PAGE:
The indirect toner I'm using could be any true toner (i.e. one that converts the silver grains formed in the first developer to a different metallic grain such as selenium, iron or silver-sulfide).

A dye toner (or tinter) does not actually convert the silver to a new metal; instead, the bleach (or mordant in this case) simply allows the dyes to bound to the grains which would otherwise have no affinity to them. Therefore, using a tinter would not be as viable since the silver grains that represent our positive image would still be susceptible to the blix. The resulting image, therefore, would be solely formed of the dyes which simply do not have enough density on there to be pictorially pleasant.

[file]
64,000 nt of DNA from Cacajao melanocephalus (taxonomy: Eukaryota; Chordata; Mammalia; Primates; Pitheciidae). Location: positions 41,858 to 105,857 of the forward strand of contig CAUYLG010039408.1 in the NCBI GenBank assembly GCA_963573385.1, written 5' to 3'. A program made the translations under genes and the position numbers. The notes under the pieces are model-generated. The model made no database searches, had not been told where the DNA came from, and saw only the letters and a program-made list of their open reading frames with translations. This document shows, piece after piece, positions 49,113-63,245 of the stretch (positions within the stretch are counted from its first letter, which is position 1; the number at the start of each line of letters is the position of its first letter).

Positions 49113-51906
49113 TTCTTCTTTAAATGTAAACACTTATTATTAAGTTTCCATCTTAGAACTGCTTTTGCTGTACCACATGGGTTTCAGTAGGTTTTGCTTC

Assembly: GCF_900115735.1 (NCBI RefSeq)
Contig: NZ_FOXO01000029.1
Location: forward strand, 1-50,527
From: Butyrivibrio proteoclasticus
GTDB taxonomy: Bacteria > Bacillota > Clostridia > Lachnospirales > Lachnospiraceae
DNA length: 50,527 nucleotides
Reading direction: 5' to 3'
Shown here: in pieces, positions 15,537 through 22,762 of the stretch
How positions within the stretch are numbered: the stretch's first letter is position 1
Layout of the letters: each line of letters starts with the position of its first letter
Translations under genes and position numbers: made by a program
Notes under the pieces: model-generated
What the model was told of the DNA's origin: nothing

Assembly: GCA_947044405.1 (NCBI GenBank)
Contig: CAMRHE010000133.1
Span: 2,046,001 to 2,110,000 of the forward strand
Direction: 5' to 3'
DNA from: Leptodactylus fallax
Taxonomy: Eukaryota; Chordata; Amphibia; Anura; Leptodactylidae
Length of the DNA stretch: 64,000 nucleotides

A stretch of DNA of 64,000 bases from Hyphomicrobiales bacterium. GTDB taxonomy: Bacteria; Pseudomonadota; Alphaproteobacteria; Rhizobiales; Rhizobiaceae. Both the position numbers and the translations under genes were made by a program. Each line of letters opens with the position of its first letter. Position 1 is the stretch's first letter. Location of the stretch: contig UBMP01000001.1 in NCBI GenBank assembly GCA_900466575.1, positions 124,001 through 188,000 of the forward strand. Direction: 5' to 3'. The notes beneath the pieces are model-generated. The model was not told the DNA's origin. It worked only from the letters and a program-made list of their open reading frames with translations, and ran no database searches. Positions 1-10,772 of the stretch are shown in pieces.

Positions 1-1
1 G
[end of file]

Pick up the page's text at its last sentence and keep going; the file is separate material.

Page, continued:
Your right though that the pH isn't an issue. That was never really an issue. In fact, I've already processed some 5,000 feet with the process using an acid-based BLIX. Here's a sample to give you an idea: http://vimeo.com/51802644.

However, despite how the process works, I wanted to see if I could go further with it and maintain the entire process at a specific alkalinity, which according to PE, isn't possible - or at least with the bleach agent at hand...